Zoo Welcomes Bornean Orangutan Baby after 18 years
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by in Zoo


Devon’s Paignton Zoo keepers can’t stop admiring the cute little member of their zoo family who joined them less than a month ago. Born to mom orangutan, the newborn is the first orangutan birth in 18 years at the zoo.

paignton zoo orang utan baby girl

Resting in mom’s strong arms, the little ape is a girl, think the zoo officials. She was born to 18 year old Mali and both mom and baby are doing well.

According to Phil Knowling a spokesperson for the zoo,

“We are pretty sure it’s a girl. Keepers are 99.9 per cent sure that the baby, now a month old, is female. Mali and the baby are doing well. They have the largest of the orangutan islands and even have an off show den to themselves.”

“We hope that visitors will be able to catch a glimpse of the youngster, which will become more mobile over the coming months”, he added.

The birth of the baby is extremely good news as they are Bornean Orangutans and the species is already very rare. There are about 50,000 individuals left in the world and their population has seen a sharp decline in the recent past.

The major threat to these animals has been the rapid expansion of the oil palm plantation in their home islands – Borneo. These apes are the only ones found in Asia and share around 97 percent of their DNA with humans.

They live in the tropical and subtropical forests in lowland and mountainous areas of Borneo. The species lives in the tree canopy and moves large distances in search of food. Apart for the destruction of the habitat because of oil palm plantation, another major threat to their survival is the bush meat trade.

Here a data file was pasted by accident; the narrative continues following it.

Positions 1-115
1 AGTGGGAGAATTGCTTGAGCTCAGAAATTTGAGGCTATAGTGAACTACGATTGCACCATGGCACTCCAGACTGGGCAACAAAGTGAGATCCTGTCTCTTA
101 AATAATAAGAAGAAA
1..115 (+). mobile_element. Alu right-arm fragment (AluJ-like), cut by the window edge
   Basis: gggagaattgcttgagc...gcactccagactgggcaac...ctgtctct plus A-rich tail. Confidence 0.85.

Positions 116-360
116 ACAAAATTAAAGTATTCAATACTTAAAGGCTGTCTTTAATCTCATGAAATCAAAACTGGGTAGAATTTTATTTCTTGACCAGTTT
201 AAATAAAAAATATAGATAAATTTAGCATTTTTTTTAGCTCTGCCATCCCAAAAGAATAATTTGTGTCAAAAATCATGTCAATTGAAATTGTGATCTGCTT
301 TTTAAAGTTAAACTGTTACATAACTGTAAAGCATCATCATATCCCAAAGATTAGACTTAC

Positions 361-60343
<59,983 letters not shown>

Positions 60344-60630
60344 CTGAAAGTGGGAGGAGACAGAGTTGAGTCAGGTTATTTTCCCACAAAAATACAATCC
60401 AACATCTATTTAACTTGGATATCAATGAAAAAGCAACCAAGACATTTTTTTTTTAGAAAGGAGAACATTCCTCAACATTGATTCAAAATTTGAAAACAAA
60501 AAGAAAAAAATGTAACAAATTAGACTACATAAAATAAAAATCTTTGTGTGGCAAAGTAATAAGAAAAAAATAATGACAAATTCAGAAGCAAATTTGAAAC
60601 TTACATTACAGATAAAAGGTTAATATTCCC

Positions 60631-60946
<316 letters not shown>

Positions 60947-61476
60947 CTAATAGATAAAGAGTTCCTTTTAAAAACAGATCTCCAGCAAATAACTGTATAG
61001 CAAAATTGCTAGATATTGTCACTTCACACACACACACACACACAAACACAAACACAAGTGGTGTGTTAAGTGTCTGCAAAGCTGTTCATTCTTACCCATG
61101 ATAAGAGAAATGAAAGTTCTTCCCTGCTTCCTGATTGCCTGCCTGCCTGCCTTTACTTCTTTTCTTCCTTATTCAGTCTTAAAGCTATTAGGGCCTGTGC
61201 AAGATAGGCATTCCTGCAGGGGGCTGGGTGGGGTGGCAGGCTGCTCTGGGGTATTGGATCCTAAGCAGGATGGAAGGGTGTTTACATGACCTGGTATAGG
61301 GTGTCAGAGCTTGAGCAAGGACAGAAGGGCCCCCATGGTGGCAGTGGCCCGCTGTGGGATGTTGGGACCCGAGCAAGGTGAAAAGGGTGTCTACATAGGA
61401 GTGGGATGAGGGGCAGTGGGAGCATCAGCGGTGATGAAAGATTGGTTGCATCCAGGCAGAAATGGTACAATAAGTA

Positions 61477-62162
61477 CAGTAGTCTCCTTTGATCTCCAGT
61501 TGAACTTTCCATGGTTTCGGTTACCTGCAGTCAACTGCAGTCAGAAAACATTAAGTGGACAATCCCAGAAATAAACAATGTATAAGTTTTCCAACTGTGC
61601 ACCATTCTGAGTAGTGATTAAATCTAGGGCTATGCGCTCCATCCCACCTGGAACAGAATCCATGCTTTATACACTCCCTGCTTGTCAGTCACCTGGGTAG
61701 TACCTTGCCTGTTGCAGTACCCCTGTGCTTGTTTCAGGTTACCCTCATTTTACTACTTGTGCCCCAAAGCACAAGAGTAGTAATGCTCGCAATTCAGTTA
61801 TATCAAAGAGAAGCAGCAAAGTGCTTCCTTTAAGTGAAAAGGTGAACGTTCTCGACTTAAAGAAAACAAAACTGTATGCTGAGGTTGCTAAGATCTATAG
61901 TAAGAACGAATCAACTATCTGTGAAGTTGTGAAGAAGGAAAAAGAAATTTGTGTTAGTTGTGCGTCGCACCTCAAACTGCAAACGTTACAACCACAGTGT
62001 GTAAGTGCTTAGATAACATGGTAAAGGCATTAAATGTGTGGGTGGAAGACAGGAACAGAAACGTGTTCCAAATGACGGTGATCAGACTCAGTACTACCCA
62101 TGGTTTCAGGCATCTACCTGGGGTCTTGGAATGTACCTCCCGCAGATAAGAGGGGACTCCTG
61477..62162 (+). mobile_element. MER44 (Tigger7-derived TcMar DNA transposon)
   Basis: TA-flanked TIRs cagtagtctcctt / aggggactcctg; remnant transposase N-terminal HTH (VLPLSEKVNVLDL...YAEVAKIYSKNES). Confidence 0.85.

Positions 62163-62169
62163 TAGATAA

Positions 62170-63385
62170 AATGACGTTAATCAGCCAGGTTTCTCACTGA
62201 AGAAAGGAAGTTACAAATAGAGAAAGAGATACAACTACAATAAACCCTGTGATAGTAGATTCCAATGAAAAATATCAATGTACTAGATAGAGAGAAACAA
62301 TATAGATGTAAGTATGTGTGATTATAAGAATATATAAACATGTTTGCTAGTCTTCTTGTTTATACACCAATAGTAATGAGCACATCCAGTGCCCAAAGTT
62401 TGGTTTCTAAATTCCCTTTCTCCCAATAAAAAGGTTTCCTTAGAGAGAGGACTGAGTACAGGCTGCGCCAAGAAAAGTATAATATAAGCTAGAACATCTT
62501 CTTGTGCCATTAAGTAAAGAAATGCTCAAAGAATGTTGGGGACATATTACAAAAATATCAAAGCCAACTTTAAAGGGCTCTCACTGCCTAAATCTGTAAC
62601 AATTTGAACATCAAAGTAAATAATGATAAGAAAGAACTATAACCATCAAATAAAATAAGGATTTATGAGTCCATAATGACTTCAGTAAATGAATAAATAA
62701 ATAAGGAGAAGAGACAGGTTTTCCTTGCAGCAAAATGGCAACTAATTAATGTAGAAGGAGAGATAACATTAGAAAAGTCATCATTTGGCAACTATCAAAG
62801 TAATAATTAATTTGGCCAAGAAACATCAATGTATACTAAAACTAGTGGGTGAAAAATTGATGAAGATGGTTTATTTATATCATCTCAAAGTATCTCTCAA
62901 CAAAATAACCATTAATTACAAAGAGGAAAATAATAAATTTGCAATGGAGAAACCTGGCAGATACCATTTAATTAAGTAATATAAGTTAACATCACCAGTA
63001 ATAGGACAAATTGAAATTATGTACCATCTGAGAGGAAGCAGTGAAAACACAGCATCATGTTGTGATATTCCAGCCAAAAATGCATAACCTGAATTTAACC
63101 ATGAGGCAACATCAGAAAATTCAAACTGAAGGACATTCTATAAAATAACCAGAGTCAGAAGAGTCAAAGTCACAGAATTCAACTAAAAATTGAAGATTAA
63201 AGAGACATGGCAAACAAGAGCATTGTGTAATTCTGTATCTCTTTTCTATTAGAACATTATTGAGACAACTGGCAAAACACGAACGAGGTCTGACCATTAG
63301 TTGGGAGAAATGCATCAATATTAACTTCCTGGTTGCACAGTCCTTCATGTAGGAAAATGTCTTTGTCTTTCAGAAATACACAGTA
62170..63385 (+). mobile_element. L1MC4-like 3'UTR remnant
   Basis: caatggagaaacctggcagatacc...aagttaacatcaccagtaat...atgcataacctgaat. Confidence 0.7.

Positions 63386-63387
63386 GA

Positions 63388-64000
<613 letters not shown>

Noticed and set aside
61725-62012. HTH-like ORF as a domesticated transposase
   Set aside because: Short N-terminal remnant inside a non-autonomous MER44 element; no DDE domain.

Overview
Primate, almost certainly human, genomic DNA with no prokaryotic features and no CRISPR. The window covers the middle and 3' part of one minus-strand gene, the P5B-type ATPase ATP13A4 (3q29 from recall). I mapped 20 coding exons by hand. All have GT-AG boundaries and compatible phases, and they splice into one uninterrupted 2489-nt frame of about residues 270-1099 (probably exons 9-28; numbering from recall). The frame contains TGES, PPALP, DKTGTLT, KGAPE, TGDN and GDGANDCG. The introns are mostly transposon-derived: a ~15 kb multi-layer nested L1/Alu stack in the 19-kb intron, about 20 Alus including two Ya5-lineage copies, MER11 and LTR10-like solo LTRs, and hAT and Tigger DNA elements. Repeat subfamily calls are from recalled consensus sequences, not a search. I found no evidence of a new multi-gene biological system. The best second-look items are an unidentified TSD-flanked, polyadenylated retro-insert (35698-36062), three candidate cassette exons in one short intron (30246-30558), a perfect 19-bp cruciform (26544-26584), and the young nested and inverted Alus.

Some baby orang-utans are also caught to be sold as pets.

This newborn at the zoo however has a much secure life than her cousins in the wild.

The baby will remain with her mother for up to 10 years before it may be transferred to another zoo as per the European Endangered Species Programme. During this time she will learn a lot of things from her mother like the use of sophisticated tool and building nests to sleep in. Orangutans are one of the most intelligent among all primates.

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About the Author

Atula is a writer, traveler and a nature-lover. She is also mom to a boy who seems to have inherited all her creative genes. When Atula is not busy making up stories with her son, she writes for numerous magazines, websites and blogs. She is also working on her site on endangered species called indiasendangered.com.

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